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Well taking a page out of NoE’s online capabilities advertisements, it should go as the following;
*camera pans in on family watching Netflix through the Wii*
Father figure speaks up: I was browsing my instant cue online then noticed on the Netflix an advertisement about the Wii.
I checked it out and discovered that I can now watch Netflix through my Wii, so I ordered the free activation disk.
*camera feed shows father inserting disk into Wii and activating the channel from the menu*
Father: After a quick 2 minute setup it was ready to start watching anything from my netflix subscription on my TV. What a better way to enjoy my shows on my home TV!
*camera feed shows family all laughing and enjoying family centred content from Netflix*
Screen goes white and starts the PSA from the soft voiced female refreshing the information on where to go and how to order.
Welcome to my first “Quick Note”.
I was just thinking that Nintendo should really pay for a 3rd party developer to create an exclusive game for their system. Maybe they will wait for a more horsepower grunt from the next console/handheld. But they should pay for an exclusive trying to not “nintendo-ise” the game too much and let the developer create it at such a depth and detail that competing console owners will wish it was on their system.
Well my most anticipated game this year has received a due date, Summer 2010, If you cannot guess from that and the title of this post its Team Ninjas’ take on the Metroid universe with Metroid: OtherM.
We have already seen the E3 trailer for OtherM, so from this we can already derive that it has an epic feel to the game, but also it showed 3 distinct styles of video throughout, one we could see ingame footage, then we could also see in-game cut scenes. But what really stood out is the CGI throughout, this I believe is all designed by a 3rd company working with Nintendo and Team Ninja, called D-Rockets. They are a purely about (as defined on their website);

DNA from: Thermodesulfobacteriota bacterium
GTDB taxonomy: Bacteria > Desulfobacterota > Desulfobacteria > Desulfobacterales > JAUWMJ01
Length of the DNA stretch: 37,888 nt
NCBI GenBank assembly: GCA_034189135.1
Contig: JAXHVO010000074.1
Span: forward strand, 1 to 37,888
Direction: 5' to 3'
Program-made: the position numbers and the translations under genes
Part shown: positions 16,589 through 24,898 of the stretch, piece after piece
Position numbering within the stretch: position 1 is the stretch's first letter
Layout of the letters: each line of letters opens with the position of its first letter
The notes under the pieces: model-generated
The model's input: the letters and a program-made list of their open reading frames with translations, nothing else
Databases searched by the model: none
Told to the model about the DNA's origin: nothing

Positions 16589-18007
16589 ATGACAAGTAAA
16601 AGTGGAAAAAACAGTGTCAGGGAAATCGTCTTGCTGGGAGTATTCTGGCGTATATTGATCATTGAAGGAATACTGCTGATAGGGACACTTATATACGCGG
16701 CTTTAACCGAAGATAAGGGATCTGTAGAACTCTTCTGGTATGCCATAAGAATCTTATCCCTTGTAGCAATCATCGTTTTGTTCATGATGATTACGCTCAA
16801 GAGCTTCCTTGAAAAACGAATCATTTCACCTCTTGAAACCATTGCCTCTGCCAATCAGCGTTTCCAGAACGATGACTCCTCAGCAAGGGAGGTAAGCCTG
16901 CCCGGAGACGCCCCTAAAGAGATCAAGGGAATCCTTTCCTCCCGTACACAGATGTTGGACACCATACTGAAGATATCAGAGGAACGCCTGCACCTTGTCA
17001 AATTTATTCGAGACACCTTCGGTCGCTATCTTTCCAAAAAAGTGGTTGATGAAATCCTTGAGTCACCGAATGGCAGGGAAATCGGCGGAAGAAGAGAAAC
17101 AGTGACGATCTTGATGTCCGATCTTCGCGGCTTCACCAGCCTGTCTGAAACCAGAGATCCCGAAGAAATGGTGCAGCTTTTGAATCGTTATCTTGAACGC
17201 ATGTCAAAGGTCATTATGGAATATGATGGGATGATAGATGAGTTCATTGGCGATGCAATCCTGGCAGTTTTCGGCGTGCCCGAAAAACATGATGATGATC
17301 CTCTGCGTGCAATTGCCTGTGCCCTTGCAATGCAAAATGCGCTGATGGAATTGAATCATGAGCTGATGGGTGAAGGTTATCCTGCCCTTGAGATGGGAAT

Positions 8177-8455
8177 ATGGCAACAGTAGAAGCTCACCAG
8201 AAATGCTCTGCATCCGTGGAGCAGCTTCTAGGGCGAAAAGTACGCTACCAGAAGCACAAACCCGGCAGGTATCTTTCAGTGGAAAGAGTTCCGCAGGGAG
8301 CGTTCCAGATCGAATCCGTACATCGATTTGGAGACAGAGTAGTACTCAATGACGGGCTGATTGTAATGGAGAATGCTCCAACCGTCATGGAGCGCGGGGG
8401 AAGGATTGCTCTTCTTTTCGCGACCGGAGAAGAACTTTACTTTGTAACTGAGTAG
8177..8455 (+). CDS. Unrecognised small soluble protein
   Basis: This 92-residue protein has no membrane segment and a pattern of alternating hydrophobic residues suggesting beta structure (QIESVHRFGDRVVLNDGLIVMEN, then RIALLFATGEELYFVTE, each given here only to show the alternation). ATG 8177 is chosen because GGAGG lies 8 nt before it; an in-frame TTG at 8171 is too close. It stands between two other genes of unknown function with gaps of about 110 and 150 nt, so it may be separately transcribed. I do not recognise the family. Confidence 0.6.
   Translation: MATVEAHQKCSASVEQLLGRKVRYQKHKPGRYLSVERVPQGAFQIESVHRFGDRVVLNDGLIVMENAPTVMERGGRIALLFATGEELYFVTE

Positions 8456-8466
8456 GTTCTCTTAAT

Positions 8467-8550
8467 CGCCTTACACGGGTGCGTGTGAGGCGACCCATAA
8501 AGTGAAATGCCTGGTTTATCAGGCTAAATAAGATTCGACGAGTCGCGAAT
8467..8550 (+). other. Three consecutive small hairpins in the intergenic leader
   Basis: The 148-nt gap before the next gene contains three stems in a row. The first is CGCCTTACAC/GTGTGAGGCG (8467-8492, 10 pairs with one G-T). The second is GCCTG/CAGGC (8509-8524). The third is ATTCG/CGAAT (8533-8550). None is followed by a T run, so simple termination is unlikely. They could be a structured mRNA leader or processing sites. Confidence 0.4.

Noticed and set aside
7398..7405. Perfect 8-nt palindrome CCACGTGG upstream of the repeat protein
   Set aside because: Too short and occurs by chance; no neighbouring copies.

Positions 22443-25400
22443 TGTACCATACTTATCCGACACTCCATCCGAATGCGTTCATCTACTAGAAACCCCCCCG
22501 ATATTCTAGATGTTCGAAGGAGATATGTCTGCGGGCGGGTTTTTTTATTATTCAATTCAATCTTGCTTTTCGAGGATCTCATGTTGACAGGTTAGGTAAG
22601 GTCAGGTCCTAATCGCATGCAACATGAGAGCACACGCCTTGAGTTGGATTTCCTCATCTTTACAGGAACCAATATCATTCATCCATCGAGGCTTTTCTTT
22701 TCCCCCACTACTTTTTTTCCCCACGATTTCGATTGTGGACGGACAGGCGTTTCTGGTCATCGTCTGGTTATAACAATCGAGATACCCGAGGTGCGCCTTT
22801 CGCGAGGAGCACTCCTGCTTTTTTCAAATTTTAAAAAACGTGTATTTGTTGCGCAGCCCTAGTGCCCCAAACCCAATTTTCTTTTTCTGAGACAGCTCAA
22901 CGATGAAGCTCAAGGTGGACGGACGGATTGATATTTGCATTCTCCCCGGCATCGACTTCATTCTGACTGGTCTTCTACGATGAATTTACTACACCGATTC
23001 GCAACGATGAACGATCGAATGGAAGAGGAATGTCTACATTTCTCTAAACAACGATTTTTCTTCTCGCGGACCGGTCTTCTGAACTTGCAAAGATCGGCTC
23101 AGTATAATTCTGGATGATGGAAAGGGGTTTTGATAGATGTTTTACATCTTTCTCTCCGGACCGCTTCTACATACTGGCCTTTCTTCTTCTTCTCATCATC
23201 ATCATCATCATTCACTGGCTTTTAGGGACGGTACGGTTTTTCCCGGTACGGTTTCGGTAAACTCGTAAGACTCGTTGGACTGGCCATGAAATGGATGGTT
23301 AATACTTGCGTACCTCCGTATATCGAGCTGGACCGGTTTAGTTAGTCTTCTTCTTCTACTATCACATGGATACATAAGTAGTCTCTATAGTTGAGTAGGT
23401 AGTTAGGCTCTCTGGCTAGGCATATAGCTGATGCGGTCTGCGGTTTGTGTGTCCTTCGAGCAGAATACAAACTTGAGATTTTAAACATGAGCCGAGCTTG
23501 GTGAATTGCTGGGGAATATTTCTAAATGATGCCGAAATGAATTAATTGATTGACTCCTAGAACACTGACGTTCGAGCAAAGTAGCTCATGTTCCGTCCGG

Creat[ing] high-quality and constantly evolving movies and graphic expressions to mesmerize the viewer-the end result is movie magic. This is what we strive for at D-Rockets. This is our creative concept.
The actual CG creation and visual composites, etc., are handled not at our head office in Southern Aoyama but at the Digital Factory where we have access to the latest equipment and technology. Currently, our rockets are blasting off creating content for television commercials, promotional videos, high-end game cinematics, and the like.
I firmly expect that OtherM will be a deep and rely heavily on story, more so that that involved in the Prime series, so to me what is the better way to do this? The game element is acting out certain situations, but to know what’s going on it all cut scenes. I don’t think that Nintendo will allow such a company as D-Rockets to go to waste in using them for just the starting and ending cut scenes but rather use their CG scenes through out for long transitions in story throughout the game. Short cut scenes will be handled completely by those working on the game itself using the game engine, but these scenes would only occur mid chapter.
This may sound confusing to you, as it seems confusing to me in my head but for those of you who have stuck with this, I commend you for sticking with my madness. The amount of detail and story in this game, I hope would highly increase the games duration. To me I’m thinking this game deserves the Metal Gear Solid 4 treatment with the storytelling, maybe not the hour long cut scenes but the same split in game play and cinematic.
This game will be deep, and we can expect to learn a lot more about the Metroid universe than ever before. Maybe we will encounter throughout the game the Beginning and the Beginning of the End…
Well the BBC iPlayer is officially 2 months old today, so lets see how things have shaped up since my last usage stats update a month ago!
Following my own logic for this data from last time. There are:
(263,536 / 4.16)
63350 (rounded) users reporting data on the BBC iPlayer channel. Each one viewing the channel for 4+ hours on average, this is a MAJOR jump in users and average usage time. With each user increasing the amount of times they’ve used the iPlayer from 2.92 times to 3.75 times.
My own personal usage of the channel has massively increased to a total of 22Hr(s) 17Min(s), and it has been booted 11 times, this is due to the fact that even more great content keeps getting added and has the convenience of I get to watch the television I want whenever I want (before it expires :p)
After the jump some record breaking news from the BBC about the iPlayer
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